Even though it's been five years since she's passed away, I still yearn for her warm hugs and hot chocolate. She was the best.
"Don't miss me too much." Those were the last words my mum said to me before she took her last breath.
When people tell you that "it's all going to okay," or that "she's going to be fine," they say it to make you feel better about the situation you're in. However, these words only touch the surface of what you're going through. Watching your loved one lying on that bed, becoming a little less with each passing day, is the worst thing you can see.
I still remember the day mom was diagnosed. I had just come back from work when I saw her standing on the front lawn. Something was off, I could sense it. As soon as I reached she asked me if I wanted to go for some ice cream. The last time she took me out for ice-cream without me demanding was when she gave me the news that she was divorcing dad. Now, I knew something ominous was about to happen, the ice-cream was just a bandage on the wound.
Even though the radio in our car was blasting our all-time favorite song Don't Stop Believing, the air felt heavy. Before we reached the ice-cream parlor, I turned down the music and asked her, "Mom, I don't want ice-cream. Can you just tell me what's wrong?" My question shocked her, I could see that. She didn't expect me to ask directly.
I could see her hands shiver on the steering wheel as she searched for a place to park. As we stopped on the side of the road, she turned to me, her eyes brimming with tears, waiting to fall any minute. The next thing she said made everything around me hazy. Nothing made sense.
She said, "Hon, I went for some tests today. Don't panic. I'll be alright but the thing is... I've got stage 4-breast cancer." She then disclosed that the doctor suggested her to go for a double mastectomy and six rounds of chemotherapy. All through this, I was just holding her tight as we cried together.
Days went past faster than I thought they would. The surgery finally happened and chemos went on as scheduled. She surprised me with how gorgeous she was even through all of this. But we could all see that none of it was making any change. I had been secretly preparing myself for the day I'd see mom and her thousand-watt smile for the last time.
I didn't have to wait for too long. My once strong and beautiful mother had turned into a small human who was trying really hard to stay strong for the people who loved her.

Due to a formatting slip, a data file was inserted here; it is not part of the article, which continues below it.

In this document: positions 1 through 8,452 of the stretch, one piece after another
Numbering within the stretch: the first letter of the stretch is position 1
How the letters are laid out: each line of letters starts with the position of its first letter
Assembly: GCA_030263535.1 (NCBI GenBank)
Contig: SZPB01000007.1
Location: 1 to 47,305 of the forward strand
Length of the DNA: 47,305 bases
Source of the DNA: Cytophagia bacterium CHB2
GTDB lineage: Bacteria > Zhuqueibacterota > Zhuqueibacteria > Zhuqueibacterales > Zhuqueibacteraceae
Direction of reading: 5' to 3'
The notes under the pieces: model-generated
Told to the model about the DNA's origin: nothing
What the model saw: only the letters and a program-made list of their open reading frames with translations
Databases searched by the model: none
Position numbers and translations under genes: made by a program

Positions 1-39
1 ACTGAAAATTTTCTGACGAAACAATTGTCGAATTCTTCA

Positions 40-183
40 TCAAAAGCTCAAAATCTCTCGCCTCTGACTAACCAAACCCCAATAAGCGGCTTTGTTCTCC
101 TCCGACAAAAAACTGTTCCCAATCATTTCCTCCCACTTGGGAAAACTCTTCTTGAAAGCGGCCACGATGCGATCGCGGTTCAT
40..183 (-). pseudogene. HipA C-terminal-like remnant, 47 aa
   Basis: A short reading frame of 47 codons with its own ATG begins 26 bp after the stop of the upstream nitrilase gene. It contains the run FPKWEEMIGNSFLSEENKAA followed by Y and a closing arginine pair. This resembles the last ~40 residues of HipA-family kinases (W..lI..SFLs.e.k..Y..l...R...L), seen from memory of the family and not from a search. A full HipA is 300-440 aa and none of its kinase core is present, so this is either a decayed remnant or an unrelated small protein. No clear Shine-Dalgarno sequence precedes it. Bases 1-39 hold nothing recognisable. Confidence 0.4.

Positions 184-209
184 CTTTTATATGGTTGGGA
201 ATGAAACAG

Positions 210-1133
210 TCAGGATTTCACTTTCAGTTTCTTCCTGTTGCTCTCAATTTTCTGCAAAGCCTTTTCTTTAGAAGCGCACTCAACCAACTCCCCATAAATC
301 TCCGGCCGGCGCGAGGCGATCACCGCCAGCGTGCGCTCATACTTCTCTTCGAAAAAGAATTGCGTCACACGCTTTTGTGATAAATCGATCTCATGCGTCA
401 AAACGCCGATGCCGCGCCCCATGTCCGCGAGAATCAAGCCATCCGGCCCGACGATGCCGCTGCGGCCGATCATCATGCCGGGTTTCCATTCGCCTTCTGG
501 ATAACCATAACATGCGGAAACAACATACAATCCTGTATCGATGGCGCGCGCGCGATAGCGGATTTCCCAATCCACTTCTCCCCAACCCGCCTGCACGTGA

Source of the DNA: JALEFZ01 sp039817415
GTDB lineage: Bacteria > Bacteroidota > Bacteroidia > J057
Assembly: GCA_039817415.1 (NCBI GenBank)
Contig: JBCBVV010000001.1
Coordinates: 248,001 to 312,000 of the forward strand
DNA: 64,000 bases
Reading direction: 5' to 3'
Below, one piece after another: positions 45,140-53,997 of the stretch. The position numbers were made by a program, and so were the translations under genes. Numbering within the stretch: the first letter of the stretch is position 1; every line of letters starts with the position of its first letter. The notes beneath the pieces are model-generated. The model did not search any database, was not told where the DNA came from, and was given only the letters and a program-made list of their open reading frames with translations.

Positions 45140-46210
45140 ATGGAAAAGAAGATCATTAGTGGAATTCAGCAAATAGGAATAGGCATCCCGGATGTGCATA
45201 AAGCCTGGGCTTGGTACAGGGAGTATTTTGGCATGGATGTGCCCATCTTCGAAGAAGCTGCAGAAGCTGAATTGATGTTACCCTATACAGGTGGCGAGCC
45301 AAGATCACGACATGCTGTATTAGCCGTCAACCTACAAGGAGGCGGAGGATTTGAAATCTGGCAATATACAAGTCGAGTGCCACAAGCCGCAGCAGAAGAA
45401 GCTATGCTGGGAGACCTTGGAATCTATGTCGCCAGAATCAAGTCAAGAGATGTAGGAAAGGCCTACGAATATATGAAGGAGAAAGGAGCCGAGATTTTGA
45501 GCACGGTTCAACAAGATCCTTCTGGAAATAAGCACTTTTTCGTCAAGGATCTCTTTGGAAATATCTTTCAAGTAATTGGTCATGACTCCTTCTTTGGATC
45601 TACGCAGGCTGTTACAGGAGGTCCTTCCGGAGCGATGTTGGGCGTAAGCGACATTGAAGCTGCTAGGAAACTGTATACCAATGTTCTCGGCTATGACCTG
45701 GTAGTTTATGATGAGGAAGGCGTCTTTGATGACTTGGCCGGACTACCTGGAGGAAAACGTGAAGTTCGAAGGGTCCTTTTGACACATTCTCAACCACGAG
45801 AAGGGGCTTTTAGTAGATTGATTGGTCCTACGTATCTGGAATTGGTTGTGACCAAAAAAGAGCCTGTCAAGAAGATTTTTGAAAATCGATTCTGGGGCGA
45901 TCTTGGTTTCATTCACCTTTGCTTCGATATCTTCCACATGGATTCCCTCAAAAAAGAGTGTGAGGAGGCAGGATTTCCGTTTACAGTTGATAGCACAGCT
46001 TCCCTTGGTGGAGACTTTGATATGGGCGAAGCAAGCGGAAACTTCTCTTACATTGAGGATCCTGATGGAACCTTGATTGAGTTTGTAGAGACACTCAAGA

May 12, 2019, marked the day I dreaded the most. My mom left me with those words. If only she had stayed longer I would've asked how not to miss her. And a million other questions about how to survive without her. Life prepares you for all kinds of things but it doesn't prepare you for the moment you lose someone precious to you.
My mum was my world. She was the one who worked two jobs to keep the food on our plates and keep me warm during the cold night. She didn't deserve this! I didn't deserve this. I wanted her to stay with me till the end of my days, I may sound selfish, but that's what I wanted. It wasn't fair!
The days after she passed away were just condolences from everyone who just knew her by her name and address but not the woman that she truly was. My mom's sister, who had been her and my rock through his journey continued to be so as I spent my night curled on the bed with my head on her lap, crying hysterically. I had lost the most important thing in the world to me.
Fortunately, I'm surrounded by strong women. My aunt helped me get back on my feet and not wander into the dark corners that I wanted to explore. She restored my faith in God and told me that mum's death was for a reason. Everything that God does is because he has a plan. I figured it was true.
The days I spent alone with my thoughts made me realize that I was exactly like my mother. She was this loud, fun, and absolutely hilarious person who never backed out from helping the ones who need it. In a lot of ways, she was still alive within me.
A few days back I was going through our photo album where I found my favorite picture of the both of us. It's me and her riding a rollercoaster when I was 13. Even though the picture's not clear, the memory is still fresh. That's the day I felt most alive as adrenaline rushed through my body while the wind whipped past my face.
I was taking it out of the album when I noticed a note under the picture, it was from mom. In her neat handwriting, she had left me with more than just "don't miss me."
Her note read, "You were the happiest in this picture. I want you to feel this way every day. Promise me you would. I know you miss... I miss you too but there are things you need to do first. Great things. I love you, Hon. You always make me proud. Love, mom."
Yes, ma. I miss you every second of my life and I hope you're proud of me, wherever you are.
Disclaimer: This article is based on insights from different sources. The views expressed here are those of the writer.